The number of Maine residents certified by a doctor to buy medical marijuana continues to grow, too, especially since Maine eliminated the requirement that a patient be diagnosed as having one of a list of qualifying medical conditions to get a card. Now, a medical provider can certify them for any medical reason.

But the number of Maine patients almost doesn’t matter anymore, local retailers say. Due to a change in state law, Maine medical stores can now sell to card-carrying patients from 26 other medical marijuana states, including Massachusetts, New York, New Jersey, whose medical cannabis markets are generally more expensive and less diverse than Maine’s.

John Morrison, the owner of Cure Cannabis in Auburn, said, “A lot of people have money to spend on weed because they’re not going out.” Derek Davis/Staff Photographer Buy this Photo

Cure Cannabis in Auburn, isn’t exactly on Maine’s traditional tourist trail, yet John Morrison, the owner, regularly welcomes customers who make weekend trips up from Massachusetts, New York and New Jersey and points farther south to check out Maine’s growing reputation for affordable craft cannabis while renting a weekend house or visiting a friend’s camp.

“A lot of people have money to spend on weed because they’re not going out,” Morrison said. “People are spending a lot of time at home. Let’s face it, there’s a lot of stress in the world right now. People are medicating. And If I’m worried about losing my job, or stretching my budget, even top-shelf cannabis is going to cost me a fraction of what I’d pay for an expensive dinner.”

Some local customers come in to buy a little weed every day, but others will make the long-distance drive to stock up every 15 days. The average customer spends $100, Morrison said. He estimates that his sales have increased tenfold since he opened his store about a year and a half ago.


Much of this natural market growth occurred as a direct result of legislative reforms sought by caregivers, like allowing caregivers to open stores, eliminating the qualifying condition list, allowing caregivers to hire more employees, codifying the right of caregivers to open shops and allowing medical marijuana growers to sell to each other, which created a wholesale market for medical marijuana products.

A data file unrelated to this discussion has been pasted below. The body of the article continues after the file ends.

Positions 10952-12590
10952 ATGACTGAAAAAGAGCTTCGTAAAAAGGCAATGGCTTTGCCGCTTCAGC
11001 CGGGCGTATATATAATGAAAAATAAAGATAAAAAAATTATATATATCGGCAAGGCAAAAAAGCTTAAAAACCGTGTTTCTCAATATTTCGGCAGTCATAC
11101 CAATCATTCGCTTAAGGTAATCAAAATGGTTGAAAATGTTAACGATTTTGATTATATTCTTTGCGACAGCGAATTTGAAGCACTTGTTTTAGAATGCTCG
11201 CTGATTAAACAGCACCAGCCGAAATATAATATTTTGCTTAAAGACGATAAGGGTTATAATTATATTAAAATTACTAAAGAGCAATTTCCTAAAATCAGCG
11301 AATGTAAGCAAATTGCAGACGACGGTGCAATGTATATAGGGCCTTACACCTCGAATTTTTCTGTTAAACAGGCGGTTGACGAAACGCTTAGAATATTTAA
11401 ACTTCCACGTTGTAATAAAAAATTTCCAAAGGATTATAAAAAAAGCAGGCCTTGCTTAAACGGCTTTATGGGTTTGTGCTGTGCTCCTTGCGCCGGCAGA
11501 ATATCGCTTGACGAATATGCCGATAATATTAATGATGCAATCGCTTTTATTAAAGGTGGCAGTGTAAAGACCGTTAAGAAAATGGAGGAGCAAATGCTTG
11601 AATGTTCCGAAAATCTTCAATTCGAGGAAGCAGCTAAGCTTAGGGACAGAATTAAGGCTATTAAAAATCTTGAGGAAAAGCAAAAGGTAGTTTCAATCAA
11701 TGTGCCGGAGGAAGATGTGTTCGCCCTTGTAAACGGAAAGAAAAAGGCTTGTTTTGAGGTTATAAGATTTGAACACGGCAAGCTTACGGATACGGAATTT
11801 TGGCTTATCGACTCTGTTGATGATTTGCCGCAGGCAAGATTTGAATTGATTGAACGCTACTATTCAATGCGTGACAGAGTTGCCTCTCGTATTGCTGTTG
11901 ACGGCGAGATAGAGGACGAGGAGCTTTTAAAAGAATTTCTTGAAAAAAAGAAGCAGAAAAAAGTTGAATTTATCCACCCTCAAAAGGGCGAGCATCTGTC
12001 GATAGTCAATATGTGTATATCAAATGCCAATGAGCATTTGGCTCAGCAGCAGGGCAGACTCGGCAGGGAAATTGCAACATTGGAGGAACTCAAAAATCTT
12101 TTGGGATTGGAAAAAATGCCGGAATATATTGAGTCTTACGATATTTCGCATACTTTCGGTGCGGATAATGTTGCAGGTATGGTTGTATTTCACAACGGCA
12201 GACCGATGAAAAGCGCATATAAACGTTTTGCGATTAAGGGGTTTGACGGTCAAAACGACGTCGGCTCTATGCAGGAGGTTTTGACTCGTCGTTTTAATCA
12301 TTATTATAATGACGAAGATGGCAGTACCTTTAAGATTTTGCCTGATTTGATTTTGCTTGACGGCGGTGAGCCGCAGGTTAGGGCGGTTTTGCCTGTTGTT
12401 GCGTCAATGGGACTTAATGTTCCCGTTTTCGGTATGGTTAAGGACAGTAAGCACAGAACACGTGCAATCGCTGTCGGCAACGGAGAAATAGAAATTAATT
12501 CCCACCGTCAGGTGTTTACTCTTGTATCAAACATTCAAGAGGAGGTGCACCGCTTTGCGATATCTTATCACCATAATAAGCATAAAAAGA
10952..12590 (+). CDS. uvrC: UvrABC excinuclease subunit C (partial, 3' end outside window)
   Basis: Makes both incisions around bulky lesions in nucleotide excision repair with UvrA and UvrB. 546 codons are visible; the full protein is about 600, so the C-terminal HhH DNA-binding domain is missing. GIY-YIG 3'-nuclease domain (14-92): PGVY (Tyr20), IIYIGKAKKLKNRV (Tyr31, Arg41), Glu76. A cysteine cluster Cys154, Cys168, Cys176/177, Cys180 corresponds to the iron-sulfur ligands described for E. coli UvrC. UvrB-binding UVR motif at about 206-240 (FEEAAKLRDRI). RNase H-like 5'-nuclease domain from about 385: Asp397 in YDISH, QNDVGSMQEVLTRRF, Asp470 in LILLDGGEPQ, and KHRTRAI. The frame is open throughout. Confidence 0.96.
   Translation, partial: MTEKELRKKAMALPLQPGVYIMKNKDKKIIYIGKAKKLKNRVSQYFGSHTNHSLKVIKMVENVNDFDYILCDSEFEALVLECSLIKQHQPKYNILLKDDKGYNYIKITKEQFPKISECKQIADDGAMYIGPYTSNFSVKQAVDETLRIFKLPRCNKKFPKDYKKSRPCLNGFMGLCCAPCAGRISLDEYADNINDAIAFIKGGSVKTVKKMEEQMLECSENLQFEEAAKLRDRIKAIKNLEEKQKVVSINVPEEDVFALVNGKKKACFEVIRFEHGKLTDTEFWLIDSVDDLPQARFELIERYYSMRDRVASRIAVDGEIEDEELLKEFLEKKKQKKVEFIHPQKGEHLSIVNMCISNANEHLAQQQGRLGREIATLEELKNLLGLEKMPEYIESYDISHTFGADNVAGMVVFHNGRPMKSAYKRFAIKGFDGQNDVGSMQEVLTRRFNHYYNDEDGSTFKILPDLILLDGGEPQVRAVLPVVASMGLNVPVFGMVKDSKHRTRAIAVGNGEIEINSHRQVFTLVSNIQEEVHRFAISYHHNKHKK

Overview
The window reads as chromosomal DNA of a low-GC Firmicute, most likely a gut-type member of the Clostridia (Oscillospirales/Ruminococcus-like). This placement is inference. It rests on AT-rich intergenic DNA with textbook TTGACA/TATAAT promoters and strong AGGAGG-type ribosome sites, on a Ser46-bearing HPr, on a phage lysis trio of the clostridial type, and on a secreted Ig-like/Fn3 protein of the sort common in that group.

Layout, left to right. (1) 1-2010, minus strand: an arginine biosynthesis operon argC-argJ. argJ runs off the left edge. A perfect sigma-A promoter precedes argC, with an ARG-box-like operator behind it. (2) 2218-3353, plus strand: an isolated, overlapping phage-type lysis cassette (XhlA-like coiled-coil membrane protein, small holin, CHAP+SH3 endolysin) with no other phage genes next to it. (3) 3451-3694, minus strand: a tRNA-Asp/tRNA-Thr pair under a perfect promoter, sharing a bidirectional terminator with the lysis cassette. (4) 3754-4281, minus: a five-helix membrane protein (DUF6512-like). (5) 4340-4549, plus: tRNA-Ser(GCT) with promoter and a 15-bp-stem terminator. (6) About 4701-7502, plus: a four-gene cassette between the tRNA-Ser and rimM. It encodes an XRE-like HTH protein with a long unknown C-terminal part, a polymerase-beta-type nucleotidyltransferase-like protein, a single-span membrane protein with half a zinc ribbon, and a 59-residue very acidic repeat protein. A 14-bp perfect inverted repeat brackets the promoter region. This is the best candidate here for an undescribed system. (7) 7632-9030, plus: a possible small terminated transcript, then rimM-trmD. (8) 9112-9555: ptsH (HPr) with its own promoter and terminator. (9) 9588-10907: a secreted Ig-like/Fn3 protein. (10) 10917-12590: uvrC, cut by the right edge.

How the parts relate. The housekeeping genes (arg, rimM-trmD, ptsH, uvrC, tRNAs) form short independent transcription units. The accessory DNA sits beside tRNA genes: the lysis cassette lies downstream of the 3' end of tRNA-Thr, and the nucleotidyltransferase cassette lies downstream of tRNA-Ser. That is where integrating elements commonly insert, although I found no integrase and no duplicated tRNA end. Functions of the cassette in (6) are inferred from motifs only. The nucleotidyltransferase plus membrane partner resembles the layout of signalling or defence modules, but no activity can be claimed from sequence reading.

The Maine Office of Marijuana Policy didn’t respond to the Portland Press Herald’s request for an interview on the medical program’s rapid growth.

But 2020 hasn’t been a good year for every medical marijuana shop. Catherine Lewis, the head of the Medical Marijuana Caregivers of Maine, said she had to lay off her employees over the summer, which forced her and her husband to do it all themselves, because business had slowed down so much. She has only just now been able to rehire them.

“I hear about people doing $3,000 sales on Black Friday and I’m like, ‘What? How?’ and wonder what lies ahead for me,” Lewis said. “I mean, it was raining on Black Friday. My customers are worried about getting sick, or sicker, and losing their job. How did the other stores do that? I barely cleared $500 that day.”

Lewis attributed the slowdown to increased competition and a customer base that was hit hard by the pandemic. She considered moving, but doesn’t want to abandon the customers who have remained loyal. The wholesale market has helped, however, as her in-house product line continues to sell well at other stores even as foot traffic in her own has dropped off a bit.

The state’s year-to-date numbers do not include recreational marijuana, which totaled $1,409,442 in October, the first month of legal adult-use sales. The recreational market has suffered from a limited number of store openings and widespread supply shortages and purchase limits. In contrast, medical marijuana sales in October totaled $22 million.

Related Headlines

Comments are no longer available on this story